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Ally Tow
Ally Tow
Senior Associate
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Trapped in the million pound pad: self-determination, children's rights and relying on a child maintenance cheat
Date:23 AUG 2017
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Emma Gill
Vardags


The parliamentary review into the operation of the Child Maintenance Service (CMS) has highlighted some chilling facts. Children of wealthy parents are being left destitute. Rich parents, able to manipulate their income so as to exploit the rigid CMS formula means that assessments are being made at zero. These are children whose parents have fortunes rooted abroad, live from capital or have income which is does not appear on a UK tax return. A sophisticated income structure simply foxes the CMS system, resulting in a nil assessment.

The issue is compounded for those who depend on the other parent for housing. A court can only look at increasing maintenance once the CMS threshold is reached which mean the courts have the impossible task of making financial provision for a child, including housing, where the child's interest is the paramount consideration yet they cannot determine income unless the CMS threshold is reached.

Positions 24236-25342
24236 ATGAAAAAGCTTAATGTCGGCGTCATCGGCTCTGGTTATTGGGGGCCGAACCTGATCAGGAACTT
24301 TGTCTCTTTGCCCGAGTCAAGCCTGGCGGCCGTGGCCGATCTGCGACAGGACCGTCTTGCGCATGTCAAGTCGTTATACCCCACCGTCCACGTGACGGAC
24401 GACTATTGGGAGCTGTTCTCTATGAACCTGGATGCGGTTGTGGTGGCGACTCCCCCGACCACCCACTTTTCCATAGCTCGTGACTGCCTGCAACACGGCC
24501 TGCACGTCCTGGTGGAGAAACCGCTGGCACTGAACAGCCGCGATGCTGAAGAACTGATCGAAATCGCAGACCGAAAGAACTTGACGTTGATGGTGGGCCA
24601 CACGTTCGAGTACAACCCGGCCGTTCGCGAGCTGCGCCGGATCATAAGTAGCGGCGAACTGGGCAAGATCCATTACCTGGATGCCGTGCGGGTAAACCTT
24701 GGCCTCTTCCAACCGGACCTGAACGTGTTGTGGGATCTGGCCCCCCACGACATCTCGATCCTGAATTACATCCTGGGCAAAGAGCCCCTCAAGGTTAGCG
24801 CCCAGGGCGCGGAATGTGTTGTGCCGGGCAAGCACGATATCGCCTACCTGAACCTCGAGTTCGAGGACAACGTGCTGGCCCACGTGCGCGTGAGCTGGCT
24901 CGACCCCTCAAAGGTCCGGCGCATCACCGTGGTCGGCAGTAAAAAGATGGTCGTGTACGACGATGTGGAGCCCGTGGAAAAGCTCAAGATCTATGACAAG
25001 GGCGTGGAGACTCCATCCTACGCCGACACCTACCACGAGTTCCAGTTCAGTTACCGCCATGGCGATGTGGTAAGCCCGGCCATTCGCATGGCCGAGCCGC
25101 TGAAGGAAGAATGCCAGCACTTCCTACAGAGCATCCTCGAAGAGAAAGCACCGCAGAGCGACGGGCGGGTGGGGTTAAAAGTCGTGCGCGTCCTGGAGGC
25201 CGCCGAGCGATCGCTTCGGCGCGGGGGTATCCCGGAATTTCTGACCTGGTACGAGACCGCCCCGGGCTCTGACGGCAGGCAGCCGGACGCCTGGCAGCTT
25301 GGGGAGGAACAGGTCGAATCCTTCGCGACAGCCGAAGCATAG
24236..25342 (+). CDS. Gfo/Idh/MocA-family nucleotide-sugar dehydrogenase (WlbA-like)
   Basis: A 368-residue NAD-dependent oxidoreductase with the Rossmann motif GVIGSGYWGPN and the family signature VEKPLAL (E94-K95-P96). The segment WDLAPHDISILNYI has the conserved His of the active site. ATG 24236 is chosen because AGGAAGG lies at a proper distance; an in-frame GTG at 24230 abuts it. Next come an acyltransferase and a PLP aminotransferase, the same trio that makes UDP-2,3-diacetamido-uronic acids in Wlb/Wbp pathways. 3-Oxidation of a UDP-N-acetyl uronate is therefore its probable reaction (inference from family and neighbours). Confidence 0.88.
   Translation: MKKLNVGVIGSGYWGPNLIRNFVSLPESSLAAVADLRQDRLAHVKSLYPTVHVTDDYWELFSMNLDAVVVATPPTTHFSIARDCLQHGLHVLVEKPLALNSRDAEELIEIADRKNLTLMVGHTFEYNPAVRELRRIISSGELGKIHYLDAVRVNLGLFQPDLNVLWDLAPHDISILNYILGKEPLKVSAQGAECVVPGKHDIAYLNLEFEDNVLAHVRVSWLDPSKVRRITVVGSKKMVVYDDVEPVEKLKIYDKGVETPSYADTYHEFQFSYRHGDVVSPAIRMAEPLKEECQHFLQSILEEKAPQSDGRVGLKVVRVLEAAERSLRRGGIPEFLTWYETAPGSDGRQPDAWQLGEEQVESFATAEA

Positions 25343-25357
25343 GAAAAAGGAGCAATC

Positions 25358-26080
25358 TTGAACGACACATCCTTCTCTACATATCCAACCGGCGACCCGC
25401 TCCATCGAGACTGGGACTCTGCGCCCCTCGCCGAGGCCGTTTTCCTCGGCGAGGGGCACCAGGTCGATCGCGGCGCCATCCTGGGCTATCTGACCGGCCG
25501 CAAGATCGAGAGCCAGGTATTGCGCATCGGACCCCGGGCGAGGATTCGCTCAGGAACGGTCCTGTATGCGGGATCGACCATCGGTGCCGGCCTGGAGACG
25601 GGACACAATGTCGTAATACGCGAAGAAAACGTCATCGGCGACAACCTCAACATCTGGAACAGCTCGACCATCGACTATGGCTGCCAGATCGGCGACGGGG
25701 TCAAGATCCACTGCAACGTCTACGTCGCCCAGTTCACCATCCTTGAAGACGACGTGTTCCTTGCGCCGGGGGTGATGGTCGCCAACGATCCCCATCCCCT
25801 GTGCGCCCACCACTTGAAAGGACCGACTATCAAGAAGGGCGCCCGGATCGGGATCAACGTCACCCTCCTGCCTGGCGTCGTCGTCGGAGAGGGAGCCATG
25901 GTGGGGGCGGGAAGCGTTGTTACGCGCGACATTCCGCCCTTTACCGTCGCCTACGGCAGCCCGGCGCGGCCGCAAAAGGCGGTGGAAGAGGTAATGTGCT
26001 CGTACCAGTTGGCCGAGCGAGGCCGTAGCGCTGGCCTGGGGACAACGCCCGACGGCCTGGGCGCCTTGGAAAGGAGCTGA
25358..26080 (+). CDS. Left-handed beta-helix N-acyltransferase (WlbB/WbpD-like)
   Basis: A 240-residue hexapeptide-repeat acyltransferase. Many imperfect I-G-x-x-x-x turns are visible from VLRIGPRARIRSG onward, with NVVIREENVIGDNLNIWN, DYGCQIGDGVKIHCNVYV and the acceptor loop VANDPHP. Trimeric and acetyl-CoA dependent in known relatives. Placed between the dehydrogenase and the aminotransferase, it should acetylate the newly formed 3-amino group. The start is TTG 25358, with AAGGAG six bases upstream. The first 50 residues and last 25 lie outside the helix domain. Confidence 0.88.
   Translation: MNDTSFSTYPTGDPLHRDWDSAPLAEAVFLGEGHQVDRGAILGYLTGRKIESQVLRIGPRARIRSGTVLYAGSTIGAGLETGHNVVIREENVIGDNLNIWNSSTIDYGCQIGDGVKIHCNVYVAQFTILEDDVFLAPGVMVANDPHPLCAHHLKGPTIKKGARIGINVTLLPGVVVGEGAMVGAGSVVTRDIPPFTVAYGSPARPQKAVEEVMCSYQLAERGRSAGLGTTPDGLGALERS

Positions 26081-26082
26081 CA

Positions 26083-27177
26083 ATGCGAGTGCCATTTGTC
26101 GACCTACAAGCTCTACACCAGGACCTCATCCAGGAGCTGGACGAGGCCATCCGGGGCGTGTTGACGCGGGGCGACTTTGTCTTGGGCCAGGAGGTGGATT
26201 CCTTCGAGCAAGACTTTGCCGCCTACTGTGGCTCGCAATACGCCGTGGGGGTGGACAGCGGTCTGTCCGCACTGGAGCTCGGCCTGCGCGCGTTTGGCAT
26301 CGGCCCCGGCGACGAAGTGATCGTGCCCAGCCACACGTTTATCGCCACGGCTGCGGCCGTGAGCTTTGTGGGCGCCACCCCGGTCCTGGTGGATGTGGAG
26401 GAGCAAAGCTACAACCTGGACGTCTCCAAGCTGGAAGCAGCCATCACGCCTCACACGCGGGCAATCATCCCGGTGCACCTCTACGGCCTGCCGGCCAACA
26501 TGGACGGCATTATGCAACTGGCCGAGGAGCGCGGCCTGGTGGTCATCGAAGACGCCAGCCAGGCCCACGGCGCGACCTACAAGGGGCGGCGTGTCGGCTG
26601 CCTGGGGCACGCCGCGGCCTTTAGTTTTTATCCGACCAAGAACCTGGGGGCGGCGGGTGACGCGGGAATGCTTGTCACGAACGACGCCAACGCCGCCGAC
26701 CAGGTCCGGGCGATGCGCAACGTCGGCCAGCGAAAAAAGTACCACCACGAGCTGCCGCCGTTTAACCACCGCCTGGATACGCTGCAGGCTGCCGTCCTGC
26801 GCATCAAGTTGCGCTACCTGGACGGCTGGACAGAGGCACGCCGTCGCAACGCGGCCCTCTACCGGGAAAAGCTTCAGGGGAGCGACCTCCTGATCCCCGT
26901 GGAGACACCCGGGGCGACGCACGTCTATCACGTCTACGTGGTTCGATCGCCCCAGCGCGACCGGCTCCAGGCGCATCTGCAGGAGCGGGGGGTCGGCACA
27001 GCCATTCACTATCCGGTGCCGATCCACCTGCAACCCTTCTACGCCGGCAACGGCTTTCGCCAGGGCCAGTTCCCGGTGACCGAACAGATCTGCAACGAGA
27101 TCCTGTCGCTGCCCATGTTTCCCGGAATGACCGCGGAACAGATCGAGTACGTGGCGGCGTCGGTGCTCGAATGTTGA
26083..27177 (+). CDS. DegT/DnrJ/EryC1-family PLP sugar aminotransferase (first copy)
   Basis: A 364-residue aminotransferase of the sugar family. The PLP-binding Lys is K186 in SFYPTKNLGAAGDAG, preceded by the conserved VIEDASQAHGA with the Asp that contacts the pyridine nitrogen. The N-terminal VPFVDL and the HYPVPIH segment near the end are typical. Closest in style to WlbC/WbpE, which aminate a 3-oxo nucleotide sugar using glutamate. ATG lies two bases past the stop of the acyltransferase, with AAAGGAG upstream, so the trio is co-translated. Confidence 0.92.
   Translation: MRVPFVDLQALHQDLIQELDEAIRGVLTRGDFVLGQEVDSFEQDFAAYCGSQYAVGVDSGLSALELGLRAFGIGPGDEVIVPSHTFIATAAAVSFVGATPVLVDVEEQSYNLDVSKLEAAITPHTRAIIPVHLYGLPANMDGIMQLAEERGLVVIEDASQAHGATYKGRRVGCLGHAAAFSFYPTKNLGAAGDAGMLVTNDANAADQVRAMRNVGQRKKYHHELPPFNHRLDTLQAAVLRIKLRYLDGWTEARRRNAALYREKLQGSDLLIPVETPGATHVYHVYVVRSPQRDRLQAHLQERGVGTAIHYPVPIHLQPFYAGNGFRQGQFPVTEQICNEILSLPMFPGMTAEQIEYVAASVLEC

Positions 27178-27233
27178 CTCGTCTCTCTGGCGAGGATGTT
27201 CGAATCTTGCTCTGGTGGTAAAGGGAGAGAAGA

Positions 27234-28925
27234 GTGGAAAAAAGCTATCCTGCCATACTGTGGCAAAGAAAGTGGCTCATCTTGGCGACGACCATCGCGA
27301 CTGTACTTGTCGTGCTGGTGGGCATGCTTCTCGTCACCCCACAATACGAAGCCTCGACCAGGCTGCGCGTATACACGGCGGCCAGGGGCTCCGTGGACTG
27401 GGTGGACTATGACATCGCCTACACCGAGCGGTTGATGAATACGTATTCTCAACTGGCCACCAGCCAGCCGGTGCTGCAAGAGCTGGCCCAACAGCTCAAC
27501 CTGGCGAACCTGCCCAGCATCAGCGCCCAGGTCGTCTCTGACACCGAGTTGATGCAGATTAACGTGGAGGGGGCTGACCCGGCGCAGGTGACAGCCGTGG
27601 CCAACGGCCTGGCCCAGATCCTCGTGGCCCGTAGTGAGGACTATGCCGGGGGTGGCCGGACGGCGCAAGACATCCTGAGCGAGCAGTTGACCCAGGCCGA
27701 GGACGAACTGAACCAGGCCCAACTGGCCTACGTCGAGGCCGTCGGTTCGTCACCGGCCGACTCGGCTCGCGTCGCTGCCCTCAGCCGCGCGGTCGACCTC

The CMS also has only limited avenues for reassessment, the most important of which is 'lifestyle'. This means that the paying parent can enjoy super cars, yachts and the associated trappings of a superior income, but the CMS cannot consider this. Thankfully, the select committee has determined that this ground for appeal needs to be reinstated but this simply does not go far enough.


The full version of this article will appear in the September 2017 issue of Family Law

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